Many of Willis-Thomas' work is displayed in large public spaces, echoing the advertisements in which he is making the work about. He has collaborated with several artists on most if not all of his projects and commented on how important this was to the way he works and educating the public. He was also the winner of the first Aperture West Book Prize for his monograph "Pitch Blackness" in 2008. He has been exhibited extensively throughout the world and attended many residency programs. A quote he shared: "It's not how you get to the door, it's what you do when you get there."

Brian Ulrich is a Guggenheim Fellow whose work deals with the United States' consumption habits and the culture that surrounds it. He lives and works in Chicago, Illinois. He showed work from his project titled "Copia" which includes images from 4 different series. He shared photos from the "Retail", "Thrift", and "Dark Stores" series from the "Copia" project. "Retail" shows people shopping for different goods throughout stores carrying various items. The "Thrift" series documents various thrift store locations, employees, customers, and the abundance of items for sale. As the United States economy shifted from stable to desolate, Ulrich started locating and photographing "dead malls" which have closed down due to lack of consumer support. His large format photographs show in great detail the elements left behind and the environment abandoned in ruin.
His work reveals the stages in which consumer products travel, from their first days on the shelves in big box stores, into the hands of the shoppers and out the door. After their first use they make their way into thrift stores which are flooded with second hand items and hard-to-sell merchandise. As the economic downturn hit harder throughout the United States more and more malls and shopping centers closed their doors resulting in dead malls, ghost boxes, and dark stores. These series have played a major role in the realization of our society's over-consumptive tendencies and desires as has been discussed and publicized as of late.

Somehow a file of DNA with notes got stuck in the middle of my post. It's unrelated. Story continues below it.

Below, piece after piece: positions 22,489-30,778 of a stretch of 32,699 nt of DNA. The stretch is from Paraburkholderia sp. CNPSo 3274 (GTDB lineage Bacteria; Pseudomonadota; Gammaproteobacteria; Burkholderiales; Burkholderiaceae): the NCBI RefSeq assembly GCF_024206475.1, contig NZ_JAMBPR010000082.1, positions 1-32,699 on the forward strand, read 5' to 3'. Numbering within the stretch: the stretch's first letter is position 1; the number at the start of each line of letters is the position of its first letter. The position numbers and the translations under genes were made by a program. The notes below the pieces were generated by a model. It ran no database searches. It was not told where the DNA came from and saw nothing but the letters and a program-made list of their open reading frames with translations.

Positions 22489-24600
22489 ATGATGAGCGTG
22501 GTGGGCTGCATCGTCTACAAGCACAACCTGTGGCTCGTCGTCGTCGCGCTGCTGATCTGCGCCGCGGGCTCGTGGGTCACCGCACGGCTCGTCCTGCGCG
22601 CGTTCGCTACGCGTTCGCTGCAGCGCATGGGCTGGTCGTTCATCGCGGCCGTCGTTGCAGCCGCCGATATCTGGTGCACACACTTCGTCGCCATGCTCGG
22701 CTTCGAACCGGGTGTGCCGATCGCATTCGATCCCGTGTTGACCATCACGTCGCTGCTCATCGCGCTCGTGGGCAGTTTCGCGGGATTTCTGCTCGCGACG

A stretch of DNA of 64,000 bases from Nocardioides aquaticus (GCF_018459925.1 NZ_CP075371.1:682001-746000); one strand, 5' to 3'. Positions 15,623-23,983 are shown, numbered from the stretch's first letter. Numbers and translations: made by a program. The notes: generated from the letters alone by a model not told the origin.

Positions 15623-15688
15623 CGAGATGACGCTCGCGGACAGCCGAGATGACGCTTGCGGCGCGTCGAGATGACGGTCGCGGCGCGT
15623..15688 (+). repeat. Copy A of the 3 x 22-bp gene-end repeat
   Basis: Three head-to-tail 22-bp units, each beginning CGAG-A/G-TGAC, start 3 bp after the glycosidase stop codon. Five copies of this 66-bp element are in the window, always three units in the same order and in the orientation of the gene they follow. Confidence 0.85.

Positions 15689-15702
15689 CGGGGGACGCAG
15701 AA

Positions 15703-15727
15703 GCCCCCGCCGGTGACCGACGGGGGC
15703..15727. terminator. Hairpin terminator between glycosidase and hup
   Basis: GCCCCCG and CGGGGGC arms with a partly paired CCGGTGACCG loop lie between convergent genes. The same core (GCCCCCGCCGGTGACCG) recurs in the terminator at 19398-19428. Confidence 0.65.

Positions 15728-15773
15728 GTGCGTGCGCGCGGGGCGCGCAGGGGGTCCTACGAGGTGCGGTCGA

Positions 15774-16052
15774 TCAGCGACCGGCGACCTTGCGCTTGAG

Brian Ulrich commented on the importance of the photographic community as a whole and the ability to overcome obstacles when help is more easily accessed from peers. As he approached the opportunity to apply for the Guggenheim Fellowship he realized the significance of other artists who had been in his position and had experienced the process first hand. Not only was their knowledge helpful but it played a key role in his outcome as a recipient of the award.

Hopefully some of this information will guide you to research the artists mentioned and give you a sense of motivation to pursue your passion with a new found excitement and dedication. I will post more as time permits.

Saturday, July 11, 2009

Camden Hardy Photography